“It matters to all of us,” Biden insisted. “The goal of the former president and his allies is to deprive anyone who votes against him of the right to vote, it’s that simple.”

The president spent decades in the Senate and regretted how much that had changed for the worse, calling it a “shell of himself.” He spoke of a time not too long ago when an issue like the right to vote would never have been so fiercely partisan.

He recalled having worked with segregationist lawmakers in the Senate to pass legislation and then enact it by Republican presidents. But now, filibuster has been used frequently to block even debate on certain laws.

“How do you want you to be remembered?” He asked his former colleagues in Congress.

Senate Majority Leader Chuck Schumer, DN.Y., has set Martin Luther King Jr. Day next Monday as the deadline to pass a voting bill or consider revising the rules. Biden told his audience, “The next few days when these bills come to a vote will mark a turning point in the history of this country.”

“Will we choose democracy over autocracy, light over shadow, justice over injustice? I know where I am. I will not give in. I won’t flinch, ”he said. “I will defend the right to vote, our democracy, against all foreign enemies, yes and national. The question is, where will the institution of the US Senate be?

Biden also visited the historic Ebenezer Baptist Church in Atlanta, where the late Reverend Martin Luther King Jr. once spoke from the pulpit. He stood quietly as Martin Luther King III laid a wreath outside in the crypt of King and his wife, Coretta Scott King.

Some voting rights advocates boycotted Biden’s speech in frustration at Washington’s inaction. Georgia Democratic gubernatorial candidate Stacey Abrams, known for her tireless work on voting rights, said she skipped the event due to a scheduling conflict, which she didn’t not explained further.

King said in a statement he was happy to welcome Biden, but also supported those who chose to skip the speech.

“We have seen what is possible when President Biden uses the full weight of his office to deliver bridges,” he said, referring to Biden’s successful campaign for an infrastructure spending deal of 1 Trillion dollars. “And now we have to see him do the same for voting rights. “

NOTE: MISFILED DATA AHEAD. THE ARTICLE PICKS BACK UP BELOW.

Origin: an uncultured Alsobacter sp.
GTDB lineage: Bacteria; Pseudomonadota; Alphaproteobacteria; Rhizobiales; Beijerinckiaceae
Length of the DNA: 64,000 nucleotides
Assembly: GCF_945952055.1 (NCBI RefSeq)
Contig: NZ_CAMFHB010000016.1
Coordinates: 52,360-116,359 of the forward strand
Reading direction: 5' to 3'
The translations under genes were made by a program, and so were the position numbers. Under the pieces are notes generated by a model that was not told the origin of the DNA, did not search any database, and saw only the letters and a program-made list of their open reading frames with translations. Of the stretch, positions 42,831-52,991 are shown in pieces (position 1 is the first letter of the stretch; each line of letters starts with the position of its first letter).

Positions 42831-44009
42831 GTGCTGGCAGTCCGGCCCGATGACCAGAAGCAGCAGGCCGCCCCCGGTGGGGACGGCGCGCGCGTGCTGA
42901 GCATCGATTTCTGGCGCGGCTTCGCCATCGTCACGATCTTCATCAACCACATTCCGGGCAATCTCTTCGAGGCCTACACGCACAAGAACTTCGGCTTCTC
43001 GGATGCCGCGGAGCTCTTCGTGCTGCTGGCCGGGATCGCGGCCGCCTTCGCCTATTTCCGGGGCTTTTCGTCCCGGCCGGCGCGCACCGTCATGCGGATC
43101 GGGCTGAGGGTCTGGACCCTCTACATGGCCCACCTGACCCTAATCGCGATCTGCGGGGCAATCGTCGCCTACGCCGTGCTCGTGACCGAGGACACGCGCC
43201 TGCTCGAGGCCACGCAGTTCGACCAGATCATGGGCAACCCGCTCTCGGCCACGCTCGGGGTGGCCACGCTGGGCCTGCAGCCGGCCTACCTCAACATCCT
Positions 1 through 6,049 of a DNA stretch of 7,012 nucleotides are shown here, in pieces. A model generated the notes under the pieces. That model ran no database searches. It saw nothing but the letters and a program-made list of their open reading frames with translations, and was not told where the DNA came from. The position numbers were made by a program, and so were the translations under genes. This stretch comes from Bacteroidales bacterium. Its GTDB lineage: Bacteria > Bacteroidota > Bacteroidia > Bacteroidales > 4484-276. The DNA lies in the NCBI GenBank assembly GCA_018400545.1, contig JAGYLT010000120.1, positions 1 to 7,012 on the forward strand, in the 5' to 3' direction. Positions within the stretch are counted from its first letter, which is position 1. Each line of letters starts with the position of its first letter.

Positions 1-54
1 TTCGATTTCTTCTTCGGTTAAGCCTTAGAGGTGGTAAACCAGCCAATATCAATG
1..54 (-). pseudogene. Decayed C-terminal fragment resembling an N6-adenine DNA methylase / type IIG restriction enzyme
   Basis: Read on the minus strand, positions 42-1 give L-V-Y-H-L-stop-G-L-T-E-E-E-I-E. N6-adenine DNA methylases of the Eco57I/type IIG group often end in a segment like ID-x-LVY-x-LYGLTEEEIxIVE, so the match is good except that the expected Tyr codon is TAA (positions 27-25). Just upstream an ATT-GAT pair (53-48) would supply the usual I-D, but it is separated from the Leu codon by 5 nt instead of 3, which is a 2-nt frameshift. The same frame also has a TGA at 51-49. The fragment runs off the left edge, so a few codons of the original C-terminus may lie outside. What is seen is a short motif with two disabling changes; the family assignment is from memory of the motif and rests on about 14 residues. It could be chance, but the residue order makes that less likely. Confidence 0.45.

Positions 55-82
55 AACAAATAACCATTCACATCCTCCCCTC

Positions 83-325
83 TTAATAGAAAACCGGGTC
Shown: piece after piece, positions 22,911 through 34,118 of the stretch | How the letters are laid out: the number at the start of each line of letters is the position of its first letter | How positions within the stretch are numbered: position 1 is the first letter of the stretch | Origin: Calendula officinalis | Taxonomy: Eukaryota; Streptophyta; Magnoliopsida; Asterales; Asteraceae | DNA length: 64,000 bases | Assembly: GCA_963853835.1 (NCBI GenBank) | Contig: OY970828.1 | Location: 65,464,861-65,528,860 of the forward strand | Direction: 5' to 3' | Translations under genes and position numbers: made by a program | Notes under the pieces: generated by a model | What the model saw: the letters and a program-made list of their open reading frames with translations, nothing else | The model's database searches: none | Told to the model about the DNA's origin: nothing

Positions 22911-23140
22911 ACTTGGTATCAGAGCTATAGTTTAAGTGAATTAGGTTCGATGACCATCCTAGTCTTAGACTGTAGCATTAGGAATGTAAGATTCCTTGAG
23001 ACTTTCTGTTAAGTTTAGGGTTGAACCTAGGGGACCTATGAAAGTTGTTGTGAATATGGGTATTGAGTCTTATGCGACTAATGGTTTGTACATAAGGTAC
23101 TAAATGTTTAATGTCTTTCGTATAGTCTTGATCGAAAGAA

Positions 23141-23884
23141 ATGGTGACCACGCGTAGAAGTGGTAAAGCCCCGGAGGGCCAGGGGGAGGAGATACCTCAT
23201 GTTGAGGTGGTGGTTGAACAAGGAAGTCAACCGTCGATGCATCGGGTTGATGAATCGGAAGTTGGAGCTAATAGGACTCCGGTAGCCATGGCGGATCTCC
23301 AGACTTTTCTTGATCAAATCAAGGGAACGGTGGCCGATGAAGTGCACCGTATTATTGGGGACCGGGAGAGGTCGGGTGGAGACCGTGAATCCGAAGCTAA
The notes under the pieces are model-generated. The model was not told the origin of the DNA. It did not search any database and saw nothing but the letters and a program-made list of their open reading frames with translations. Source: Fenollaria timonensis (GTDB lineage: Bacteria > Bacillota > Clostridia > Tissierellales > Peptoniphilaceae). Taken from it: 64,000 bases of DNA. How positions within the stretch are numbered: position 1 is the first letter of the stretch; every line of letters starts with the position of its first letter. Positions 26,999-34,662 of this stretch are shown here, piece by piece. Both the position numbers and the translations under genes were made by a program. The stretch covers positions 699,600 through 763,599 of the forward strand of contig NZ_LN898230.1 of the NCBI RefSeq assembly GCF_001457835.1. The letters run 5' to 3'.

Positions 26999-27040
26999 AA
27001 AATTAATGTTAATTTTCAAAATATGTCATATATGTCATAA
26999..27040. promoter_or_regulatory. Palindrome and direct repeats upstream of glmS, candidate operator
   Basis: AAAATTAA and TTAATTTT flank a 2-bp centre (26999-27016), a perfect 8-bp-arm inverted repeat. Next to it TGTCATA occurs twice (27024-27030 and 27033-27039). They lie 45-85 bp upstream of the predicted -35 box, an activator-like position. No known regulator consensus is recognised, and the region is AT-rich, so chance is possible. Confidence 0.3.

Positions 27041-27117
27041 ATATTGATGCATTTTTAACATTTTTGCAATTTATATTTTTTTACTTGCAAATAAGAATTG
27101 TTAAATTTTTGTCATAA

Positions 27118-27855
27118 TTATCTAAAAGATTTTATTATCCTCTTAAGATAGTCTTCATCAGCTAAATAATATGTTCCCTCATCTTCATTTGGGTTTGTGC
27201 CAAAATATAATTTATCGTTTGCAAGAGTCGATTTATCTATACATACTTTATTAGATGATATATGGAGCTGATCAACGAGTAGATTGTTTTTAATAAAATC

Republicans who have lined up behind Trump’s election disinformation are separately promoting efforts to influence future elections by installing sympathetic leaders in local election posts and supporting some of those who participated in the riot at the U.S. Capitol for elected office. .

Vice President Kamala Harris spoke to Biden on Tuesday, warning that the barrage of new state laws means there is “a danger of getting used to these laws, a danger of adapting to these laws. laws as if they were normal “.

“There is nothing normal about a law that makes it illegal to distribute food or water to people standing in long lines,” she said to the cheers.

Central to it all is Georgia, one of the main states on the 2020 election battlefield. After the votes are counted and recounted, Trump told the state’s top election official that he wanted the manager “finds” enough votes to reverse his defeat. The state’s votes went to Biden nonetheless, and his two Senate seats also went to Democrats.

Last year, the state’s Republican governor signed a radical rewrite of electoral rules that, among other things, gives the State Electoral Council new powers to intervene in county election offices and to remove and replace electoral officials. local election officials. This has led to concerns that the Republican-controlled state council might exert more influence over the administration of the elections, including the certification of the county’s results.

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Amy reported from Atlanta. PA Congressional Correspondent Lisa Mascaro and Brian Slodysko contributed to this report.